Jameson calls his work a distillation, and a process of editing. “It’s the interrogation of an idea—of looking at a design from a macro point of view, and countering that with a micro attitude about each and every selection,” he says. “You don’t need anything more than the bare essentials.”
His design philosophy even spills over into life at home. He says his favorite game to play with his children is Jenga, its name inspired, not surprisingly, from the Swahili verb “to build.” “It’s spatial. The art of the game is to pull the blocks out until nothing can be taken away,” Jameson says.
He christened the Wikberg’s’ new home “Graticule,” a word commonly defined as a grid of intersecting lines, especially latitude and longitude, on which a map is drawn. In this case, it’s more like a tool to interpret the surroundings. “There’s a cadence, like an EKG in a hospital,” he says. “The heartbeat is the site, and the house is the trace, or graticule. It’s a measuring device of the site.”
The cadence of this home is expressed through a rhythmic pattern of walls and windows, like a piano’s white keys contrasted against black. The windows function as a lens into the landscape connecting human eye to exterior forest while flooding interior spaces with natural light. “The house is an aperture and a way to read the verticality of the trees,” says Jameson.
The Wikbergs were happy with the finished home. “Our first night here was extraordinary,” says Stephanie, “and then we woke up in the morning to all the windows.” It must have been quite the eye-opener, since each window is five feet wide and 11 feet tall. As many as seven of them are stitched together on most elevations, but in the living room, four of them daringly turn a corner to link up with four more yielding a right-angled vista 40 feet long, with three additional windows atop. “Every season, it looks different,” she says. “In the fall there are the colors. In the winter it’s a little stark, but still beautiful. I feel like I’m outside.”
The Wikberg compound is sited at the end of a three-quarter-mile-long wooded drive that’s a welcome relief from Great Falls’ abundant crop of McMansions, built in an era of rapid growth. On approach the visitor experiences first a three-story vertical tower, then a long white horizontal bar of a building cantilevered out over a slope and plunging deep into the woods. The 1,500 square-foot tower contains a garage at ground level, a master suite on the second, and a home office, media room and deck on the third. Angled 45 degrees away from the horizontal bar, the tower connects to it by a 400-square-foot entry area.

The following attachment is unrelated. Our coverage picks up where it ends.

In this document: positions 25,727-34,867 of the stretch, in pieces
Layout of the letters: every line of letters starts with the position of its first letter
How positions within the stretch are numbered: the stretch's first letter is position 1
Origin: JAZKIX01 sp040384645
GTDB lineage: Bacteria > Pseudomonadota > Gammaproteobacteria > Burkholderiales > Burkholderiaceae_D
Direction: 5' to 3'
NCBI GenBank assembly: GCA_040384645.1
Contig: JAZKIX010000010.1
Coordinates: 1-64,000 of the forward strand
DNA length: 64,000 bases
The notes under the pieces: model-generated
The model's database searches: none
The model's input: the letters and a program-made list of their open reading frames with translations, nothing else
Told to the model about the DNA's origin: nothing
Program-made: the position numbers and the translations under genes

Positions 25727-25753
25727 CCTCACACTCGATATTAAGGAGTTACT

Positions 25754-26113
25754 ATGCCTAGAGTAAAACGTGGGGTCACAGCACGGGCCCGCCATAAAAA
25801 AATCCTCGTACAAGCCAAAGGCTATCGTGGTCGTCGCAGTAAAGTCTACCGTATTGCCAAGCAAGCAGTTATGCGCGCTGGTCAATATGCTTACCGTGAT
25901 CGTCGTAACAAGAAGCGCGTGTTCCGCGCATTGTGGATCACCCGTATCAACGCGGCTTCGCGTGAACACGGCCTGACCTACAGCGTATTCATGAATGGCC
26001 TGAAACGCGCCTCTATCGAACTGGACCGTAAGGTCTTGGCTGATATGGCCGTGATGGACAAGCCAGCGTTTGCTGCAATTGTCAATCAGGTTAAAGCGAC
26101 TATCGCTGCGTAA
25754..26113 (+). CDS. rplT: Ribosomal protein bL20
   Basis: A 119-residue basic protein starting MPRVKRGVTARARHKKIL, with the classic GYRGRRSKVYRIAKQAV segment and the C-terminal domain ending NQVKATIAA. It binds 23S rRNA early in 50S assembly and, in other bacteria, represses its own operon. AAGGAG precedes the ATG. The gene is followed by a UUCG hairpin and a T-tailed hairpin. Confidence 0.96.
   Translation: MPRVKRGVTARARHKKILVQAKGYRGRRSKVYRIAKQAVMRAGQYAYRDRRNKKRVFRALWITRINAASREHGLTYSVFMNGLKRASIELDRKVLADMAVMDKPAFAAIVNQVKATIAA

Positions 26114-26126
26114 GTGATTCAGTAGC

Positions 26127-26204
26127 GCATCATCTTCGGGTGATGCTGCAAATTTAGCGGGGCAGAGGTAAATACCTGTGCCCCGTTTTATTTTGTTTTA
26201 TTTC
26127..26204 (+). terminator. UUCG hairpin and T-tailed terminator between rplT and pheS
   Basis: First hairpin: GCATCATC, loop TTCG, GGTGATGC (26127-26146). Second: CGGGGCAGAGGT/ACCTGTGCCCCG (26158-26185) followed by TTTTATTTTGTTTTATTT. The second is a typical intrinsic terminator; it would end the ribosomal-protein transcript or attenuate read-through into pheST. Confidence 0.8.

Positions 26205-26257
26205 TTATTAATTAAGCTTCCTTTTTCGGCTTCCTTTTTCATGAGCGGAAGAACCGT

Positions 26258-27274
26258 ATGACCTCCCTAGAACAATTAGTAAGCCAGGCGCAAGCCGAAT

The bar, 3,200 square feet, is nestled into the land. “It begins as a retaining wall and ends as an armature that explodes into the landscape,” Jameson says. Thirty feet wide and 100 feet long, it contains living areas with bedrooms and a game room for two boys above. A kitchen anchors the near end, one foot above grade, while at the far end a third floor deck floats 30 feet up in the treetops. “David’s a pure modernist,” Stephanie says. “This house is sleek. There’s not a lot of decoration, and no molding. There’s just not a lot of stuff.”
The architect was bold in his choice of materials. To integrate the interior with the woods outside, Jameson inserted what he calls “cartridges” of matte-finished walnut cabinetry. “It’s like the old eight-track cassette players,” he says. “You can plug and play them throughout the house. All the systems are contained in them.”
The main stairway is a serrated treatment of treads and risers. Made of maple to match the floors, it’s read as a single monolithic element—a sculptural piece of wood, rather than a series of steps. The kitchen counter is Carrara Venatino marble, repeated in baths throughout the house. A muted white with whispers of red, taupe and gray streaking through it, its surface was polished when the slabs were purchased. Now there’s no gloss at all; the sheen was removed with an acid wash for a quieter look and its edges mitered for a waterfall effect.
“We wanted to live in a beautiful modern home,” Stephanie says. “We didn’t need an expensive Viking stove. That doesn’t make us happy. Beautiful cabinets and stone make us happy.”
Adds the architect: “When Stephanie showed me that book of my work and said, ‘We want to live in a David Jameson house,’ what she meant was, ‘We want a quality of life and an experience, with a motif that touches the eye, mind and soul.’ Most clients want the experiential, and don’t know how to articulate that.” To him, it’s all a matter of peeling back the layers of complexity to arrive at the bare essence of good design.